Climate Change Impact on Children

September 6, 2023

Over 1 billion children around the world are at extremely high risk of severe and destructive climate hazards according to various research. A recent report by UNICEF shows that children in 98 percent of African countries are at high or extremely high risk of the impacts of climate change.

They face multiple climate-related impacts such as severe drought and flooding, air pollution and water scarcity, leaving them vulnerable to malnutrition and disease. Almost every child on earth is exposed to at least one of these climate and environmental hazards.

These crises don’t affect all children equally. Children in the poorest communities bear the biggest burden. Additionally, children are affected more severely by climate change than adults.  This is because children’s immune systems are still developing, leaving their rapidly growing bodies more sensitive to disease and pollution.

Children are less able to survive extreme weather events and are more susceptible to toxic chemicals, temperature changes, and diseases. Toward this end, 90 percent of diseases resulting from the climate crisis are likely to affect children under the age of five.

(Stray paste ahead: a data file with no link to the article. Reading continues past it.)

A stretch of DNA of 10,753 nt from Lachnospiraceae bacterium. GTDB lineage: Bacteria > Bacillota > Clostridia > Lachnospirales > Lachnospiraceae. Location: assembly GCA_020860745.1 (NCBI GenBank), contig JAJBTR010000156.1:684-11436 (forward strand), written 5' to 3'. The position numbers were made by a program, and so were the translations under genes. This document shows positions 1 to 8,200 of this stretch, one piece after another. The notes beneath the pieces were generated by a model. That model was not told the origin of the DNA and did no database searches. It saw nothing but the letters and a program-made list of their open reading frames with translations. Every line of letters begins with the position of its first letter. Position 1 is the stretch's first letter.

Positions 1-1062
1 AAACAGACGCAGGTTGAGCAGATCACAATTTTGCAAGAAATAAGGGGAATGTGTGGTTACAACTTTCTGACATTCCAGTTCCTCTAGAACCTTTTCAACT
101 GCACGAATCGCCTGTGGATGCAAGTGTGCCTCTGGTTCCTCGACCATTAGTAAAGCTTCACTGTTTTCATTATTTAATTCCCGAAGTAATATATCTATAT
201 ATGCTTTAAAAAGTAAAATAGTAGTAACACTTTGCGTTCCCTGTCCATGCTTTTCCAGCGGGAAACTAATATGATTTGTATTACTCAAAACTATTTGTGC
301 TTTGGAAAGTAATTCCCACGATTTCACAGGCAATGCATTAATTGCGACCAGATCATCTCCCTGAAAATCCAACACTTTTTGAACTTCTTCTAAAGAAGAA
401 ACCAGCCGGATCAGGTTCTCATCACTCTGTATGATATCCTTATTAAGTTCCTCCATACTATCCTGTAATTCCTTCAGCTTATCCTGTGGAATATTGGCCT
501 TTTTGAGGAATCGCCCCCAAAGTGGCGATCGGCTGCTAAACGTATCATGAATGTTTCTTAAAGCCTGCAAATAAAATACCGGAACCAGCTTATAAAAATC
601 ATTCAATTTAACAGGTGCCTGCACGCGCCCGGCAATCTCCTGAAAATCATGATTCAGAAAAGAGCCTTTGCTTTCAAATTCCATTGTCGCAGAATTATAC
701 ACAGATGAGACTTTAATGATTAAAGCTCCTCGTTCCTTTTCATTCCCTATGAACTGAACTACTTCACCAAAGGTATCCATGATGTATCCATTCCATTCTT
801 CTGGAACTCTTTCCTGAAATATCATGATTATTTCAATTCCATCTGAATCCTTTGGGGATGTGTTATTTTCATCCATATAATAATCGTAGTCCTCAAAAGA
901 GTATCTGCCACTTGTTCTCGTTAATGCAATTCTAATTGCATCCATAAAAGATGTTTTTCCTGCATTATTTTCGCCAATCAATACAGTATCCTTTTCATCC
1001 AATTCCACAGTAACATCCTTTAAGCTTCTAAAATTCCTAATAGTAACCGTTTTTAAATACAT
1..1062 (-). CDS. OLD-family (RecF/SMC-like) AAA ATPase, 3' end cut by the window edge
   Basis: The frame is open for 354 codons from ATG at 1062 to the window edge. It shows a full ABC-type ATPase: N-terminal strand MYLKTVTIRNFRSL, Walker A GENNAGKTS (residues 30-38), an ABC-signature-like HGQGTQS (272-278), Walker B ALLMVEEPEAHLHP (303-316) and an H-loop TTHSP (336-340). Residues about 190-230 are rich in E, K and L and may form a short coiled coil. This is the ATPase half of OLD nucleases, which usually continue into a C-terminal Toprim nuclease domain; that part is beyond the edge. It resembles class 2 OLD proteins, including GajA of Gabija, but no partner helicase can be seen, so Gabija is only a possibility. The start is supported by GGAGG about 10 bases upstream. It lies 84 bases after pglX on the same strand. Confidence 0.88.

Climate change poses major threats to children, development health, nutrition, education, and future. For instance, the education of around 38 million children is disrupted each year by the climate crisis.

Extreme temperatures leave many families living in poverty with less food, less clean water, lower incomes, and worsening health.

Extreme events destroy homes, schools, childcare centers and infrastructure critical to children’s well-being. Droughts and flooding can destroy crops and cut access to clean water. Almost 160 million children are exposed to increasingly severe and prolonged droughts.

Additionally, the climate crisis is forcing families to migrate. By 2050, there could be 143 million more migrants due to the climate crisis.

Ground-level ozone and particulate matter are associated with increases in asthma and other respiratory conditions in children.

Additionally, it has the potential to increase outdoor air pollutants, such as dust from droughts, wildfire   smoke, and ground-level ozone

Climate change directly and indirectly causes FGM, child marriages, teen pregnancies and child labour.

As a result climate crisis magnifies inequality, poverty, and displacement and may increase the likelihood of conflict.

It is projected that by 2050, a further 24 million children are projected to be undernourished as a result of the climate crisis. By 2040, it is estimated that one in four children will be living in areas with extreme water shortages.

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